Fujifilm has been amongst the most important camera manufacturers pushing the retro-styled camera trend with its X-series bodies, and in the years since first introducing the line, the company has been bringing the tech inside the flashy bodies up to speed with their sharp looks. With the new X-T1, Fujifilm might've finally created the perfect marriage between classic exterior design and futuristic guts.
What we've got here is Fuji's latest pricey—$1300 body—interchangeable-lens camera. The X-T1 packs the excellent, second generation guts (16.3 megapixel APS-C X-Trans CMOS II sensor and EXR Processor II) that were introduced last year, and have been creeping their way into some new models since. The new sensor and processor technology give cameras super fast autofocus performance, amongst other advantages. The first generation guts took amazing photos but lacked some of the zip and pop that people expect from expensive digital cameras—the second generation fixed that.
Interestingly, maybe the X-T1's standout feature is its eye piece: The OLED viewfinder has some of the top specs you're going to find out there, which is important because solid EVFs are the key to ultimately replacing DSLRs with mirrorless compacts. First off, the X-T1's EVF has .77x magnification, which Fujifilm claims is the highest magnification for any viewfinder on a digital camera the world. Most top cameras, even those with optical viewfinders, linger down around .70x or .71 magnification, which means that the X-T1's going to give you a view that's closer to the size of what your eye actually sees. What's more, the viewfinder has 2.36 million dots, which is very near the top resolution these days. Consider that the well-regarded Fujifilm XPro-1 has 1.44 million dots, and the two best interchangeable-lens compacts released last year, the Sony's A7/A7r and the Olympus OM-D E-M1, both pack 2.36 million dot EVFs.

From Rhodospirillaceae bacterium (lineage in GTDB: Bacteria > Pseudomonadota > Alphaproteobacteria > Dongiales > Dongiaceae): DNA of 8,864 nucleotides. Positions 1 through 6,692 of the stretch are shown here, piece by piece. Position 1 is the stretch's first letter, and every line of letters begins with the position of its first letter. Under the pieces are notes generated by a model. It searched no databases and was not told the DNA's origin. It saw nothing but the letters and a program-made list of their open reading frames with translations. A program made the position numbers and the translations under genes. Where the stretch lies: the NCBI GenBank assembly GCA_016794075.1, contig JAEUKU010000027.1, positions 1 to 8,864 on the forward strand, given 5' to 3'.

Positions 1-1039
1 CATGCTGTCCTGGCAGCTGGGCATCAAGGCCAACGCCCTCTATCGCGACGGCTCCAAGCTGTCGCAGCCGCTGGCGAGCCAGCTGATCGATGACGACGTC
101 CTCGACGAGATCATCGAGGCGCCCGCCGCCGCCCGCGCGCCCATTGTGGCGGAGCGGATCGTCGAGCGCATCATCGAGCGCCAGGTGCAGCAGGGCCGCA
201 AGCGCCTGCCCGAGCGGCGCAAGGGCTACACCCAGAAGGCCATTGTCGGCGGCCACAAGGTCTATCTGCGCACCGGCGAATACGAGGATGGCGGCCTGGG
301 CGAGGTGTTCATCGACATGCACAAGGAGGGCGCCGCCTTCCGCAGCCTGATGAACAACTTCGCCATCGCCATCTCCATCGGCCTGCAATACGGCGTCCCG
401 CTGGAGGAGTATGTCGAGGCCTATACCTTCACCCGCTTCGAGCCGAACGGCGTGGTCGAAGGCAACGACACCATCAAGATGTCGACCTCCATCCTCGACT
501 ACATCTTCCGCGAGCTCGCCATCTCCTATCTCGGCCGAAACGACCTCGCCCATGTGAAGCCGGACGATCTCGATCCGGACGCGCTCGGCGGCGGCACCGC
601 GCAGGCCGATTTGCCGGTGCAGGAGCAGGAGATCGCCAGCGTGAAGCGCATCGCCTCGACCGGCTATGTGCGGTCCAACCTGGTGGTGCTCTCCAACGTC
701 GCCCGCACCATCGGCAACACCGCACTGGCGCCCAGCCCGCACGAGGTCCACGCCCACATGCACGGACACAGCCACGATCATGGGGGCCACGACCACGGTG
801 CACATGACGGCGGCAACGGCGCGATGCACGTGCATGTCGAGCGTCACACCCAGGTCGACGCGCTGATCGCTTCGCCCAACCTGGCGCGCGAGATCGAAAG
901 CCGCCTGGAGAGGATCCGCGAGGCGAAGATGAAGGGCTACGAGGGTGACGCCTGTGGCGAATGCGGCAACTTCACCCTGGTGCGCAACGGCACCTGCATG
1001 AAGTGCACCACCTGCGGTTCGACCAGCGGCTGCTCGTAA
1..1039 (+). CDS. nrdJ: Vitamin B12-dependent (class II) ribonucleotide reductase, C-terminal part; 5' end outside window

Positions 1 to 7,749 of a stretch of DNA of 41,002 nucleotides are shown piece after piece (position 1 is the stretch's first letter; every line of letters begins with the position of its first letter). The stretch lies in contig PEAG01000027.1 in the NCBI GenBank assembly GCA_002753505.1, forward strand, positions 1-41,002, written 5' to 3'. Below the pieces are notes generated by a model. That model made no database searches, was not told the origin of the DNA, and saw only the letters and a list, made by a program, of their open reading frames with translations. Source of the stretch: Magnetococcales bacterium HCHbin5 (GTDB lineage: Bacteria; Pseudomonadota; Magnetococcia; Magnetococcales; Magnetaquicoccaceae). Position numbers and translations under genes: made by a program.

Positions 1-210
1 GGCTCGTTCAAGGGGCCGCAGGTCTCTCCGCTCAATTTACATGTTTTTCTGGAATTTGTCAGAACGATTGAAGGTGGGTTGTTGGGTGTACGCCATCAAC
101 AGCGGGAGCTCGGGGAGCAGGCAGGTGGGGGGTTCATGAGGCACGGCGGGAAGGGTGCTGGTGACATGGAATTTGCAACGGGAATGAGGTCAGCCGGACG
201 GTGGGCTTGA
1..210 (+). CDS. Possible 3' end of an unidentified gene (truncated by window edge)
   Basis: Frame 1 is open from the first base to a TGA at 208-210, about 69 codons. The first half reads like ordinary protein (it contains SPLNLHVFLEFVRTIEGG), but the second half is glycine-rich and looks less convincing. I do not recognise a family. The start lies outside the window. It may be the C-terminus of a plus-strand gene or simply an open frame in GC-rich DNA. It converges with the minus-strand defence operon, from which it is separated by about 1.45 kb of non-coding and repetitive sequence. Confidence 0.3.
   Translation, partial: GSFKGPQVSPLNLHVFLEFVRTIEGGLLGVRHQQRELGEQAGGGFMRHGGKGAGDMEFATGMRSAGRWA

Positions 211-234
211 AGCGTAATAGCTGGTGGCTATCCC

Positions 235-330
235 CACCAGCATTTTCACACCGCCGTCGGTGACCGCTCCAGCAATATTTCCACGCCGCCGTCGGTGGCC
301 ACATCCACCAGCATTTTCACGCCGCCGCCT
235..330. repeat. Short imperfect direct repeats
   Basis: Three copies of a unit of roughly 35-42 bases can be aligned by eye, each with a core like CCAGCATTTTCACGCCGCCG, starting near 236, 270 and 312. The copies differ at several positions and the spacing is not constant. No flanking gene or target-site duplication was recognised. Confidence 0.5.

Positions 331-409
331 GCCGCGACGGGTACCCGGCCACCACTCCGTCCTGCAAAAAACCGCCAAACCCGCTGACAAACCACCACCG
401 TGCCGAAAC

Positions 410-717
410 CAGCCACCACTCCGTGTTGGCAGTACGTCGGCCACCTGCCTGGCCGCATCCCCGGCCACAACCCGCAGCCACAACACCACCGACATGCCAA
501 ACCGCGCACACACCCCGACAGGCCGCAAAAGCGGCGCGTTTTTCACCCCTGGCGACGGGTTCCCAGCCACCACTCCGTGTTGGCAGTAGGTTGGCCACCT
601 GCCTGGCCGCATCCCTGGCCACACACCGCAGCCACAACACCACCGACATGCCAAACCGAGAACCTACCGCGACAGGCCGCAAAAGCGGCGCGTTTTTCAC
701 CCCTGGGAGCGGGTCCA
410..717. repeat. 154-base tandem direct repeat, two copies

While Fujifilm cameras like the X-Pro1 are clearly all about their retro design and handling, the X-T1 takes it a step further, adding a dedicated ISO dial to the shutter speed and exposure compensation dials on the top panel. Indeed, the thing's stacked with dials a bit like the nostalgic Nikon Df. We should note that while these vintage-style controls are going to slow down the handling of the camera a bit, they X-T1 has some key modern conveniences like a tiltable rear-LCD screen and built-in Wi-Fi. Additionally, the camera's body design has a wider grip that's more ergonomic looking than what's available on Fujifilm's previous models.
Overall, the X-T1 looks like a monster. We're familiar with the image sensor and processing engine so we know they'll be awesome. The big question is whether the throwback control scheme is worth it. Cameras like Olympus' O-MD EM-1 have managed to retain retro style while getting a faster, more comprehensive exterior controls. For what appears to be positioned as a top camera in its compact, interchangeable-lens line, the X-T1 is more reasonably priced than previous top Fujifilm cameras—you'll recall that Fujifilm wanted $1700 for the X-Pro1 body when that camera came out two years ago. A $1300 body is still very pricey, so we'll have to wait until we try it out to find out if it's worth it.